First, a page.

Absolutely agree. This means we put relationships first and ensure human consideration takes precedence in our social collaboration. All too often lately, folks are getting caught up in their causes or their business objectives and forget that we are, in fact, tapping our collective networks for an extremely valuable and all-to-taxed resource: their time and attention. Yes, we think they should care, and hopefully we've found a way to articulate why they should, but let's not forget the relationships upon all this networking and collaboration is built. There are a hundred other worthy things for each of them to spend their time advocating for. Make sure they feel good about advocating for you….and don't forget to answer the call, enthusiastically, when they need help from you.

  • Tom Webster

    Increasingly, for me, the 'hand-carried letter' I respond to is the phone. Those that really have my trust, have my phone number–and I always pick up the phone whenever I can (you never know what you'll miss if you don't, and it often surprises folks who were all geared up to leave me a voice mail!). With so much of our communication conducted as bits, a phone call tells me that you really were thinking exclusively of me, and that you really do value my opinion, input or help, all of which I'm likely to give when I do, in fact, get a 'hand-carried letter.'

  • Chris Brogan

    Quite interesting. I called a few people last week at random, and in every case, they seemed pleasantly surprised. You're on to something here, webby! : )

  • frank barry

    Makes a LOT of sense Chris.

    What comes to mind initially is “It takes work” … no matter what type of relationship it is … it takes work to make it valuable to the other person and for the other person to make it valuable to you.

    This reminds me of “The Love Bank” … A very similar idea used in a marriage relationship. I have to continue giving, serving, helping, etc… in order to keep the love bank full – deposit, deposit, deposit!! And my wife has to do the same. This way we keep meeting each others needs.

    As you point out, the same holds true for any relationship.

    In the online world it may be magnified because we don't have as much of the face to face interaction which, in my opinion, makes it harder to build great relationships.

    I try to give more than i receive as much as possible, but it is hard to keep going strong all the time =)

  • Terra Winston

    This is such an important post! Social networks have made it easier to connect but are no substitute for the power of trusting relationships. Too many people confuse the tools (linkedin, fb, twitter) for actual relationships and don't make enough effort to build emotional bank accounts. Whenever I “hand carry” a message, both it's content and creator reflect on MY reputation. That's a lot to ask of a person, especially if you haven't put any investment into building trust!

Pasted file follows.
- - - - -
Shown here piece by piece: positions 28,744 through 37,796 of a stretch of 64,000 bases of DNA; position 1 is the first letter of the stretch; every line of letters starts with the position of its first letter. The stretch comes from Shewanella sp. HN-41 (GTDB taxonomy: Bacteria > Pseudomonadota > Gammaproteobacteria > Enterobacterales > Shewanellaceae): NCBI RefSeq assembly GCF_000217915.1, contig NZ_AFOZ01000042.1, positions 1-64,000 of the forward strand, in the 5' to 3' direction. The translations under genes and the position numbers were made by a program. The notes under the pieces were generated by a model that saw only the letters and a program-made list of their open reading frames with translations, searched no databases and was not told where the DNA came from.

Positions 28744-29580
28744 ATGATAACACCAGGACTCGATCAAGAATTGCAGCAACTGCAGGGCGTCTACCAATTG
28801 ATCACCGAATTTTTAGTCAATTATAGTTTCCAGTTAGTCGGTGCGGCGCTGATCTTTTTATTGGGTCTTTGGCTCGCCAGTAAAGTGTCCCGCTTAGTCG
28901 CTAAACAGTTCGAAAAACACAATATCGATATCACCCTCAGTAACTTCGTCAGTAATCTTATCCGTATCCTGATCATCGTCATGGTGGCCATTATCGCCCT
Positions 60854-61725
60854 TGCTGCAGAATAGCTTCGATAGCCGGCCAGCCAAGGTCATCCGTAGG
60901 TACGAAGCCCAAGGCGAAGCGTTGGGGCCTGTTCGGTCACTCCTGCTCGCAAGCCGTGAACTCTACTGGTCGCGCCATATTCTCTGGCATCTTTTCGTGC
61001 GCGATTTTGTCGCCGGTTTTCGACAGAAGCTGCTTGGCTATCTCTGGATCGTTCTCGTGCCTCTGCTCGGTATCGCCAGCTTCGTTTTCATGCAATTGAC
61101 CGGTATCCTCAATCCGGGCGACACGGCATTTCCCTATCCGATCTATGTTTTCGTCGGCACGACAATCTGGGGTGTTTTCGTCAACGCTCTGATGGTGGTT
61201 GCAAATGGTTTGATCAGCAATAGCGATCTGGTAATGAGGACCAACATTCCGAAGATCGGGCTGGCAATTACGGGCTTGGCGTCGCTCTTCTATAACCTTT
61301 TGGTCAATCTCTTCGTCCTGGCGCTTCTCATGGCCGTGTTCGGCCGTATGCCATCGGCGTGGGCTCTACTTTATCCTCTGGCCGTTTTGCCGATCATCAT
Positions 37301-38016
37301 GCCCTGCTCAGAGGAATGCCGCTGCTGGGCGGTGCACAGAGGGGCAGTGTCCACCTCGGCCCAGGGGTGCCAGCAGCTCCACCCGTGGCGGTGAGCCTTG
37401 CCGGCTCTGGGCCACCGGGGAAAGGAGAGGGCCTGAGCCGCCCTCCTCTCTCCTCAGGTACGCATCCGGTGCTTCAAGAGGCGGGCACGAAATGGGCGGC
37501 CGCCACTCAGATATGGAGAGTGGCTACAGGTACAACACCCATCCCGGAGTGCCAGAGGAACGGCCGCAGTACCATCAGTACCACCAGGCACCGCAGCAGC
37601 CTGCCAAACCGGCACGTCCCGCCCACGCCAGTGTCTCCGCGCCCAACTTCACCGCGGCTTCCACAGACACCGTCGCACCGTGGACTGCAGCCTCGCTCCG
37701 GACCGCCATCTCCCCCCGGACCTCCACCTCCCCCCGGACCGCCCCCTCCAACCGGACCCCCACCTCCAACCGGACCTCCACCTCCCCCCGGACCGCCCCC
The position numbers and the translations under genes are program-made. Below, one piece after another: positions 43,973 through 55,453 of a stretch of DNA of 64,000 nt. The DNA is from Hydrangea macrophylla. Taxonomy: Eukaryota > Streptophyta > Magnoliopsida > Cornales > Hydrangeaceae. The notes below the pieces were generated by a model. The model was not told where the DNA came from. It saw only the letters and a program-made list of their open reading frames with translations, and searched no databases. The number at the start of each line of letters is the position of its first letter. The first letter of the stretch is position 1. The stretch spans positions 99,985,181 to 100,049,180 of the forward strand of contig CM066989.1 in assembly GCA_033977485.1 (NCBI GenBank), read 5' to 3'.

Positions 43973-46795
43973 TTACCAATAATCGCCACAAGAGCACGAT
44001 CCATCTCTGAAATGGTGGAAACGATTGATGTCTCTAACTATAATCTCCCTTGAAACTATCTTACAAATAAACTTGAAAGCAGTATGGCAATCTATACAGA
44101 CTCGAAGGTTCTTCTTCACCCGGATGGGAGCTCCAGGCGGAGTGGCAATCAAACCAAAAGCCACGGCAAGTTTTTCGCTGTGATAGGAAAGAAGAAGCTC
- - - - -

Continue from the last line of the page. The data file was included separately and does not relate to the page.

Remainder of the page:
So, if you want your messages hand carried, there are a 2 very simple (but often ignored) steps. First, invest energy, time, and trust into building reciprocal relationships. Second, create meaningful and relevant content that adds value to readers -then they'll have no problem sharing the information, whether they know you or not.

  • Chris Brogan

    Well, you've been like “commenter of the year” here, it seems like, Frank, so keep up the great work. You're clearly someone delivering a lot of hand-carried letters.

  • jboller

    Chris – I really like your post. If you're interested in the emotional tax, you might check out Down and Out in the Magic Kingdom by Cory Doctorow. He talks about people's “whuffie” (inspiration for Tara Hunt's book, The Whuffie Factor). If you haven't read it yet, I recommend it. I'm almost done now and I keep trying to “ping people's whuffie.” It's changed the way I think..

    I also think a point you might have touched on is the growing element of social good as a factor for businesses. Sure, as a business, you could donate to a special cause to show that you are caring, but if you don't actually look after your customers, then will it really show through? By contrast, if you don't donate to support a cause but are very engaged and give as much as you can to customers, does that make your business any less noble?

    I'm going off on a tangent, but I've been thinking more about “community service” as a changing in meaning for businesses while also being adopted more. I want to blog about it, but I haven't been able to do background research yet to see if and how this trend might be developing over time.

  • Jae Burnham

    A great article about how to slow down and remember the good ol days. Well that's what I got out it.

  • Suzanne Vara/ Lvadgal

    Great insight on trusted information as well as becoming trusted to supply pertinent information and content.